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My goal is to try to make a population size algorithm. What I learned is that a simple equation can do that (I have to look it up to give you it) year by year. One of the variables in that equation is Fertility Rate and that's where the problem is.

There are 3 things that determine Fertility rate:
1. Children Survival rate
2. GDP per Capita
3. How Developed the Area is which breaks down into:

  • Health
  • Education
  • Living standards

The first is easy to figure the things that affect that.
The third is likewise pretty easy to figure out, and I'm pretty sure there is a site that states it for the research...

So that leaves GDP... In the modern world we can just measure through jobs, but in the past, I'm completely stymied (First time I've ever gotten to use that word ^.^) I have no clue how to go about determining GDP for Hunter-Gatherer, Nomadic, bronze-age, medieval age civilizations... I mean, what qualifies as GDP and how do you determine it? Should farmland for yourself/family be considered part of GDP? Should a buffalo that you hunted and are eating that day be considered?

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    $\begingroup$ Fertility rate is the number of live births per woman (or, more usually, number of live births for 100,000 women) of reproductive age. Nothing to do with children survival rate, which, together with fertility rate, is a factor in calculating the rate of natural population increase. The link between fertility rate and GDP per capita is not straighforward and most likely not applicable at all before the 19th century. $\endgroup$ – AlexP Jan 20 '17 at 6:02
  • $\begingroup$ You missing what I'm saying... Fertility Rate is what you say, but the things I'm talking about a been shown to effect Fertility rate and that is what I'm looking for... Also, I know this might have very low overall effect, but still it's nice to have the variance. $\endgroup$ – Durakken Jan 20 '17 at 6:24
  • $\begingroup$ "Have been show to affect" does not mean that we can compute fertility rate from those inputs. $\endgroup$ – AlexP Jan 20 '17 at 6:30
  • $\begingroup$ @AlexP Yes and no... It actually means that there are correlations between the 4 numbers. The numbers correlate with each and you should get roughly the same answer using each of them. Using 3 to come up with the 4th is just a way to create variances in that 4th number rather than they numbers are exactly equivalent. $\endgroup$ – Durakken Jan 20 '17 at 6:35
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You need an index. A good index is something that is a substitute good, so that it can be compared. In modern world it is cash, because you can exchange it to anything. In your case it could be salt, bone, fur, tools... GDP answers to a question: "If you would exchange all of your goods produced, during a time interval, to the index for a current market price, how much would you get?"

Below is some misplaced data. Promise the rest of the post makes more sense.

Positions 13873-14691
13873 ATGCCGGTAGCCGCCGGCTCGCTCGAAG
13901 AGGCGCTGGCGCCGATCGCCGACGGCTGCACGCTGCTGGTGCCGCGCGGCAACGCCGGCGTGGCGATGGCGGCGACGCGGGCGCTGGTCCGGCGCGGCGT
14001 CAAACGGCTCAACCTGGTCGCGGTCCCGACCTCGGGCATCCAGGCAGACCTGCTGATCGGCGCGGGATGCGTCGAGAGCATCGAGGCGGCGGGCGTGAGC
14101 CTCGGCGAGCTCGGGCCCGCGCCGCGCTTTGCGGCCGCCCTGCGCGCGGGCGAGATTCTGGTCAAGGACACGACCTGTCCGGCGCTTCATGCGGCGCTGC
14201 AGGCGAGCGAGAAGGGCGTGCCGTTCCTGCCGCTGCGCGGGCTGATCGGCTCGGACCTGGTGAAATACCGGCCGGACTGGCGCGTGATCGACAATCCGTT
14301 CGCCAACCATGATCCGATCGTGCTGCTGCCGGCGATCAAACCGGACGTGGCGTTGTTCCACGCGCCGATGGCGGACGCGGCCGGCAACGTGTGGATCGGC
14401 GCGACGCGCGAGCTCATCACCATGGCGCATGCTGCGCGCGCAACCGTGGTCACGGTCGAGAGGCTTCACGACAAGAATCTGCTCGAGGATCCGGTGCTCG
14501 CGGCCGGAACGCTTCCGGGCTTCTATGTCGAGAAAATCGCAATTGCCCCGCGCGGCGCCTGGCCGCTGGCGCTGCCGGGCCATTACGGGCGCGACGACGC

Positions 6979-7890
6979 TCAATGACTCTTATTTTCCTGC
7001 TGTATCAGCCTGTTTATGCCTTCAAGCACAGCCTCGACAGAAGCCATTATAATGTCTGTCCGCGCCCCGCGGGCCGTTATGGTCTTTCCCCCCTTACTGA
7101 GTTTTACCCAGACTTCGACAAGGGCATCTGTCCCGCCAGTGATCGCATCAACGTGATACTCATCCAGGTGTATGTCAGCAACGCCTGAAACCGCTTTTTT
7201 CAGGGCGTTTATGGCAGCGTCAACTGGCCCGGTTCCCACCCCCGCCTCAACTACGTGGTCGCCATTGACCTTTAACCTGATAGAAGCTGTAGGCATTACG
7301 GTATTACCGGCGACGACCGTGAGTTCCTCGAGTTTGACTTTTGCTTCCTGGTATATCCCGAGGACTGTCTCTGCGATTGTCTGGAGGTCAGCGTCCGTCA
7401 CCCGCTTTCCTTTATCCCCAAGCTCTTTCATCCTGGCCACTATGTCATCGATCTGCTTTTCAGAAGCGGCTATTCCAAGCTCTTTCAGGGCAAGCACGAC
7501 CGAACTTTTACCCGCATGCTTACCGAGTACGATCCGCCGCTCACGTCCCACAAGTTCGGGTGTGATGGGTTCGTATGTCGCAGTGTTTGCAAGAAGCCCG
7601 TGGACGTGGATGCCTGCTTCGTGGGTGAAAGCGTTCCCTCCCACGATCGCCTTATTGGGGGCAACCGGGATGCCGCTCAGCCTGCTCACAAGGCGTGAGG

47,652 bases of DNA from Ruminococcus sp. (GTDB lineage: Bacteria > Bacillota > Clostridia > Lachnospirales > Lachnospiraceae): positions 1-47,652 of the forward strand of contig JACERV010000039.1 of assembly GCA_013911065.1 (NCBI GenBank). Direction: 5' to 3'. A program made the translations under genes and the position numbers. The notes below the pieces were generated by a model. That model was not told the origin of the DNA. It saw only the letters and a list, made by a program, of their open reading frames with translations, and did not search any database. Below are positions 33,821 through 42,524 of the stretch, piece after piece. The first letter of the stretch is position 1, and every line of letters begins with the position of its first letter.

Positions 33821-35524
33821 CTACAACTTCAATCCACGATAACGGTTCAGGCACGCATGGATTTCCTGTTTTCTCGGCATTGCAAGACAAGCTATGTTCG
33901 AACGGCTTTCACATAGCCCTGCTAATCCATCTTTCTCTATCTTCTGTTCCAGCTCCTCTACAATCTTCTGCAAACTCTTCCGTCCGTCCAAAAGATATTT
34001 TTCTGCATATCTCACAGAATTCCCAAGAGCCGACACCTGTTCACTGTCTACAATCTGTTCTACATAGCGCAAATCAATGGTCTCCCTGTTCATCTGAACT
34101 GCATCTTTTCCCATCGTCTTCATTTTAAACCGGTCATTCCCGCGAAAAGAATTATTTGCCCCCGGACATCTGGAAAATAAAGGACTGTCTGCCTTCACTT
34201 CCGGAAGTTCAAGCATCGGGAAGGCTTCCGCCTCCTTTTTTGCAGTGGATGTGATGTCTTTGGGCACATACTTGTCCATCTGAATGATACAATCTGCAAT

GDP is a measure of productivity. A higher GDP means ability to produce more or higher quality goods. It's an abstraction for modern world, in your case GDP may not make sense, because the food has a great value already for a survival. GDP would fluctuate a lot. Maybe carrying capacity https://en.wikipedia.org/wiki/Carrying_capacity might make more sense.

EDIT: An example:

Population consumes 90 buffalos per year for food
Index is salt

Year 1:
100 buffalos hunted
after consumption 10 buffalo meat to sell
=> willing to sell for some amount of salt, because the meat would anyway rot
market value of a buffalo meat 1kg salt
GDP = 100kg of salt

Year 2:
80 buffalos hunted
for consumption 10 buffalo meat to buy 
<= willing to use infinite amount of salt to not starve
market value of a buffalo meat 10kg salt
GDP = 800kg of salt

Less buffalos hunted, but they are much more valuable on second year, leads to 8 times higher GDP. On first year there was a surplus, but on a second because of the deficit the GDP is higher. GDP does not reflect what you are looking for.

EDIT 2: https://en.wikipedia.org/wiki/Purchasing_power_parity That may help in a way. It would lead to right valuation in the example, but there is still the problem that it would remove the value of other goods. The main point is that survival leverages the value of goods disproportionately.

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There is a floor of private consumption of sufficient low quality food to prevent starvation, and minimal clothing and shelter for the environment (the less hostile the environment is the lower this threshold is since clothing and shelter are less necessary and easily available food and water may require little work to produce). This is going to be true for every society no matter how it goes about securing these things. From there, think about long lasting tangible personal property and structures and food reserves.